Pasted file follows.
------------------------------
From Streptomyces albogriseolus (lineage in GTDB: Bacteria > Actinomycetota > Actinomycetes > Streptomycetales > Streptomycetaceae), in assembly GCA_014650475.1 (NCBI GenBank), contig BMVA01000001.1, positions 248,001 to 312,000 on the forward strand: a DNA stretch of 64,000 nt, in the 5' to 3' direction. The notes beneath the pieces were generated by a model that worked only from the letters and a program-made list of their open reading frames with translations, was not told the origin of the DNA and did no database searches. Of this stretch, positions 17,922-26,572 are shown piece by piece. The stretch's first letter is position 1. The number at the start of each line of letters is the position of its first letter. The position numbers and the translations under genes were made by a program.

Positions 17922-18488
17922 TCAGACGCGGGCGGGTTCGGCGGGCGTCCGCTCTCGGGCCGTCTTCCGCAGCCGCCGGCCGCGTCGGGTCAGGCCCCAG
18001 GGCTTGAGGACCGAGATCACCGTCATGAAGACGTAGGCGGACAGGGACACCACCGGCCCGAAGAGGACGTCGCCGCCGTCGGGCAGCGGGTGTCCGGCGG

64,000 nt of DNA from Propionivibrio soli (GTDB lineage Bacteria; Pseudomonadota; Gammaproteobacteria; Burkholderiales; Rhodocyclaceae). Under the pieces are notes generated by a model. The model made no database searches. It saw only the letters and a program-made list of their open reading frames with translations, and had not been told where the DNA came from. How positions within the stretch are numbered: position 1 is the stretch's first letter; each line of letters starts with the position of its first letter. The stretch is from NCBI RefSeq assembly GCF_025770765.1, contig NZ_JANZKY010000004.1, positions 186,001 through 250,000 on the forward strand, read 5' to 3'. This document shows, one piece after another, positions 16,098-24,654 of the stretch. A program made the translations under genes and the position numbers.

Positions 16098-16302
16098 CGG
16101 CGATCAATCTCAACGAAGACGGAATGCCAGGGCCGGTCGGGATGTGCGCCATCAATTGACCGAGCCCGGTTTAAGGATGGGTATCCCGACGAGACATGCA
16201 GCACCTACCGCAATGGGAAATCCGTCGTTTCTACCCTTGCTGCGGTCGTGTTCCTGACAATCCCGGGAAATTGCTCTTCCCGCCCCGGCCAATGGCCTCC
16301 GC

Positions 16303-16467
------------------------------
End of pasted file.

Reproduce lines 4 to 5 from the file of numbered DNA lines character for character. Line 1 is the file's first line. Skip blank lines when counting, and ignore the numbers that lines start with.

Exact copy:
18001 GGCTTGAGGACCGAGATCACCGTCATGAAGACGTAGGCGGACAGGGACACCACCGGCCCGAAGAGGACGTCGCCGCCGTCGGGCAGCGGGTGTCCGGCGG

64,000 nt of DNA from Propionivibrio soli (GTDB lineage Bacteria; Pseudomonadota; Gammaproteobacteria; Burkholderiales; Rhodocyclaceae). Under the pieces are notes generated by a model. The model made no database searches. It saw only the letters and a program-made list of their open reading frames with translations, and had not been told where the DNA came from. How positions within the stretch are numbered: position 1 is the stretch's first letter; each line of letters starts with the position of its first letter. The stretch is from NCBI RefSeq assembly GCF_025770765.1, contig NZ_JANZKY010000004.1, positions 186,001 through 250,000 on the forward strand, read 5' to 3'. This document shows, one piece after another, positions 16,098-24,654 of the stretch. A program made the translations under genes and the position numbers.